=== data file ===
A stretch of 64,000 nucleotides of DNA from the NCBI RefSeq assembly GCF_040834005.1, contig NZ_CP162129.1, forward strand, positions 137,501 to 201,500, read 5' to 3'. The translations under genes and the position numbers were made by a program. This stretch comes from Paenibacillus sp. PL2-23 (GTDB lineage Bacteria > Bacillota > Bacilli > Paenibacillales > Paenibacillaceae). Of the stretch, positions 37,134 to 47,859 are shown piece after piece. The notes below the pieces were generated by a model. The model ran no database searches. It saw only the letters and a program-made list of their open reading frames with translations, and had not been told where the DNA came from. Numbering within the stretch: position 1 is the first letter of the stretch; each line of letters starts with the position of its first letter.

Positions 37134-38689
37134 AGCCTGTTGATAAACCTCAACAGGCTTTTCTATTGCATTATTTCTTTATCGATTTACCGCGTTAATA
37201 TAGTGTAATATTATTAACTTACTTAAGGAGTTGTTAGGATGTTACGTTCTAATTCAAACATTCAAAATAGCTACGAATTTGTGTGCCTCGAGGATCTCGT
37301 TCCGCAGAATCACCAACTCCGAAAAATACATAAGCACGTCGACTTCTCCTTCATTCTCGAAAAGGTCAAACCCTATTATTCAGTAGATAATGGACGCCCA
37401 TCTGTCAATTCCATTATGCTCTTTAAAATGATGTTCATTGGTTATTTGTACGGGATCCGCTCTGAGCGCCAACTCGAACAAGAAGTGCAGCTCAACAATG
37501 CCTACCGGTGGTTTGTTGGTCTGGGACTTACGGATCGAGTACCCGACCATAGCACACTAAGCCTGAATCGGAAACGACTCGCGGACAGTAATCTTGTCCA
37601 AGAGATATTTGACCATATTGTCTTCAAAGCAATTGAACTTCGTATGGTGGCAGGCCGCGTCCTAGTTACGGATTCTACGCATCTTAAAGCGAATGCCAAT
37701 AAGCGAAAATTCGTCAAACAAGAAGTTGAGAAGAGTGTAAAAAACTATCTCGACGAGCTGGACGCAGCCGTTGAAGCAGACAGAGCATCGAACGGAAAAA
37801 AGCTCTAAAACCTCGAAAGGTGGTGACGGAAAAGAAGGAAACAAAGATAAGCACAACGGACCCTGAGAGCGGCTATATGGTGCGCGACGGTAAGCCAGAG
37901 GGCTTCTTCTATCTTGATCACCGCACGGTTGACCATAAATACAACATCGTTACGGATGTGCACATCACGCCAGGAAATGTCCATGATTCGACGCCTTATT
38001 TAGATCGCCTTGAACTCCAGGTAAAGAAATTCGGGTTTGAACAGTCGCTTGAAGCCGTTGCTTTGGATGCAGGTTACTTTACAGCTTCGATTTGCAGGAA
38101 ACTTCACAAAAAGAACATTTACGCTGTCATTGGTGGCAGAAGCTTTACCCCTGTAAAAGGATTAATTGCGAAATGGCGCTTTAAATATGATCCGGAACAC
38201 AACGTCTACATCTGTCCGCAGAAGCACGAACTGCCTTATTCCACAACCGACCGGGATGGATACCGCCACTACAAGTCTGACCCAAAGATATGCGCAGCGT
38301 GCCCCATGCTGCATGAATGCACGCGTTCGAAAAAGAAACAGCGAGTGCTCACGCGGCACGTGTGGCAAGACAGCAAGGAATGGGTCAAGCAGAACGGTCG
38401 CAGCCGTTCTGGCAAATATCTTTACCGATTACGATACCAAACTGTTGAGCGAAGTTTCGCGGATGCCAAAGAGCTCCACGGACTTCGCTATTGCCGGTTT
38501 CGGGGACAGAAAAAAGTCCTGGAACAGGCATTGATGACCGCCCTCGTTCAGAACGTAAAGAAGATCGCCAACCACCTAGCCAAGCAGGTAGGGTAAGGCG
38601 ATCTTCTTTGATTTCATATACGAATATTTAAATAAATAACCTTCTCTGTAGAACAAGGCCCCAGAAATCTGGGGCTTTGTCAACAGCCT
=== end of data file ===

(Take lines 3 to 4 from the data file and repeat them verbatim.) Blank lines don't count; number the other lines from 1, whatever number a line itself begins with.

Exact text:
37134 AGCCTGTTGATAAACCTCAACAGGCTTTTCTATTGCATTATTTCTTTATCGATTTACCGCGTTAATA
37201 TAGTGTAATATTATTAACTTACTTAAGGAGTTGTTAGGATGTTACGTTCTAATTCAAACATTCAAAATAGCTACGAATTTGTGTGCCTCGAGGATCTCGT